Caerphilly council chief suspended in pay row inquiry

The council said Mr O'Sullivan recognised that his presence at work 'would not be appropriate'

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Caerphilly council has suspended its chief executive while an investigation takes place into the way he was awarded a controversial £25,400 pay rise.

Gwent Police were called in after a critical Wales Audit Office report said the council had acted unlawfully in awarding Anthony O'Sullivan a pay rise.

The matter was then referred to Avon and Somerset Police.

The council said Mr O'Sullivan recognised that his presence at work "would not be appropriate".

Mr O'Sullivan's pay grade was initially increased from £127,653 to £153,071 at a council meeting to set senior officers pay.

The meeting last September was not advertised and there was also no adequate record of it because it was brief.

A spokesman for the authority said: "The Wales Audit Office has recently published a public interest report which requires investigation.

'Unlawful'

"In the circumstances the chief executive has recognised the difficulty that this creates in terms of him fulfilling his responsibilities as head of paid service, and that his continued attendance at work during this period would not be appropriate.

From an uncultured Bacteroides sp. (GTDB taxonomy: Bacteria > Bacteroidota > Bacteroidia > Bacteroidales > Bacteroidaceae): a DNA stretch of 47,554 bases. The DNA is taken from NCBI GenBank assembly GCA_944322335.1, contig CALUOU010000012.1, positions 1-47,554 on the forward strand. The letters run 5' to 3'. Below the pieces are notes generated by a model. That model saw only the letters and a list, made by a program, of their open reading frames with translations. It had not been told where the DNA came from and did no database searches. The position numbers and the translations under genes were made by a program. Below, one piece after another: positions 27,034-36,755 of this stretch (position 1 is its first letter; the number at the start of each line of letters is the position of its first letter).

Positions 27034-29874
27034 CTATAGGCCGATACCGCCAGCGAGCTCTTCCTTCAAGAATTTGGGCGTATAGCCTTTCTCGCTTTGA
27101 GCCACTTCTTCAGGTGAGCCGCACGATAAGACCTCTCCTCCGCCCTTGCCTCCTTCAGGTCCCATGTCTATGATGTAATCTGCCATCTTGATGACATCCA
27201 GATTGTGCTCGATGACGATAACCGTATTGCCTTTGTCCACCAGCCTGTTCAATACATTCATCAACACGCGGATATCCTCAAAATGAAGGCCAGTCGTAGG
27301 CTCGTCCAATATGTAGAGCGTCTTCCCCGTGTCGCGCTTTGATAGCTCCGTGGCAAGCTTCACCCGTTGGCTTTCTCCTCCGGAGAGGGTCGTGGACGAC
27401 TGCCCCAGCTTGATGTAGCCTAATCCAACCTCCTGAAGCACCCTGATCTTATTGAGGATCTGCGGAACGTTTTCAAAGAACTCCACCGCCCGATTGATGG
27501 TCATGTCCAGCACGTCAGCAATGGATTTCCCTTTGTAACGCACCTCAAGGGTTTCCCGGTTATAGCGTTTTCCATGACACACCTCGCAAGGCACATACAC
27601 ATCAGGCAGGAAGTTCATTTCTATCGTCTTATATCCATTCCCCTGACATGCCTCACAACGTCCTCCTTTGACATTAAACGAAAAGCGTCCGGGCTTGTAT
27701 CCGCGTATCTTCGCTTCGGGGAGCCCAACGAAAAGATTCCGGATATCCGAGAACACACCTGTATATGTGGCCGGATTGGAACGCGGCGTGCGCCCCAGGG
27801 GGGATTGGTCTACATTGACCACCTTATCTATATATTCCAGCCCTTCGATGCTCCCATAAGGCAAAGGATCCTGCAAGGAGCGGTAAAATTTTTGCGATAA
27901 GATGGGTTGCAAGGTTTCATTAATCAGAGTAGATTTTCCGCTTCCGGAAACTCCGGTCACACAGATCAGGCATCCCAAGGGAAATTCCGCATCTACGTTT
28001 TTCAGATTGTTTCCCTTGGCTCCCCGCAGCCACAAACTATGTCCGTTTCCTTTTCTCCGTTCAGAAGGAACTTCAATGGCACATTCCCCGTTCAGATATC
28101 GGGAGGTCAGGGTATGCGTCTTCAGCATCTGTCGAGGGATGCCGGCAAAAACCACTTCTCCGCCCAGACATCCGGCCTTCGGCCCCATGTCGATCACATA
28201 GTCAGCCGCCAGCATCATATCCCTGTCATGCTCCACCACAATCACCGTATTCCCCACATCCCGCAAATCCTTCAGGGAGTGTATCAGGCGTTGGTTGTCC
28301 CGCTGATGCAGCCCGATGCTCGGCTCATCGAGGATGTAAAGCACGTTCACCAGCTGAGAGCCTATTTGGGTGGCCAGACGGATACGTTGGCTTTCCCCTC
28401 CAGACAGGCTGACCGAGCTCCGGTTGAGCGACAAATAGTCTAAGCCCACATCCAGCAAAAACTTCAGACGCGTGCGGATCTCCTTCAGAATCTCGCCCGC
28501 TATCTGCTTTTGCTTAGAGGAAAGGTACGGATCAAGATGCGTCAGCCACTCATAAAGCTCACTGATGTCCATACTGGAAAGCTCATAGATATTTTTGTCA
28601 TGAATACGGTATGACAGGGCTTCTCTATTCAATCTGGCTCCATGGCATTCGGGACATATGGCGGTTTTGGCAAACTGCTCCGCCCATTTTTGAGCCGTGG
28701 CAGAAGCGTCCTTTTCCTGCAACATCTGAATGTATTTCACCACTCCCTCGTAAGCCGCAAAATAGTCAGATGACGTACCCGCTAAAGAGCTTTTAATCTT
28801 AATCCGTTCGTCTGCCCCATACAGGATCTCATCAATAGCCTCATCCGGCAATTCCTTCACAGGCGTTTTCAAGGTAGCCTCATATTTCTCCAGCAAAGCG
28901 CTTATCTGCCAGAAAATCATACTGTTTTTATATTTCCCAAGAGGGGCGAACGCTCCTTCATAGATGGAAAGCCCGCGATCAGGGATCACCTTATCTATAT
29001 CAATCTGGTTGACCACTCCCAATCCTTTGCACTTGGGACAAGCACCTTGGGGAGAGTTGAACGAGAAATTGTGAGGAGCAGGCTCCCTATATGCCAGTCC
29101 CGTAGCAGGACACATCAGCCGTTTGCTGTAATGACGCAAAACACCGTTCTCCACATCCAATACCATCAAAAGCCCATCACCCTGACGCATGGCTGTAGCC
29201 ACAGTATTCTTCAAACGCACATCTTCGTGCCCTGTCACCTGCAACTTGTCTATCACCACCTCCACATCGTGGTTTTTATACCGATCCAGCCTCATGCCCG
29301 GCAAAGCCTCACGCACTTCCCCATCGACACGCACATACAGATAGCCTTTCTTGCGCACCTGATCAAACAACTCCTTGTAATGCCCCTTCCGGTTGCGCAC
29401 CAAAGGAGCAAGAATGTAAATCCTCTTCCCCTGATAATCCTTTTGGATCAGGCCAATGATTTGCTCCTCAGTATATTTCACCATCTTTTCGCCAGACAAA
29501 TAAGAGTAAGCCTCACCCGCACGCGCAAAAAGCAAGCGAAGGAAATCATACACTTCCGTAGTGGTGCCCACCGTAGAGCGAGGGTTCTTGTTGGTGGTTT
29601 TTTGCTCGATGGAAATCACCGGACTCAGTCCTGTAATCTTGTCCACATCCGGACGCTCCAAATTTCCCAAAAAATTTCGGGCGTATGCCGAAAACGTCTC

"He has agreed, following discussions with the leader, to be suspended from his duties pending the outcome of these investigations."

Mr O'Sullivan's pay increase was later cut to £5,000.

On Wednesday, Avon and Somerset Police confirmed that they had been asked by Gwent Police to look at the Wales Audit Office findings on Caerphilly council.

It emerged hours after the release of the audit office report which said the council's actions over the chief executive's pay had been "unlawful on a number of grounds".

Three-year pay freeze

As well as the police inquiry, a Welsh government minister will assess what action Caerphilly will now take. The council is also considering the report.

Trade union Unison supported the audit office findings and called for a review of all chief officers' pay in the public sector.

The initial increase in Mr O'Sullivan's pay grade led to protests by staff and trade unions, and an apology by Labour councillors on the authority.

Caerphilly is planning to make cuts of more than £5m this year while staff are on a three-year pay freeze.

The council reversed the decision in January and cut Mr O'Sullivan's £25,400 pay rise to £5,000. As a result, the audit office said it had decided not to seek a court ruling.

However, it said there were lessons for Caerphilly to learn and recommended a review of its procedure for advertising meetings.

The authority blamed the failure to advertise the meeting on human error.

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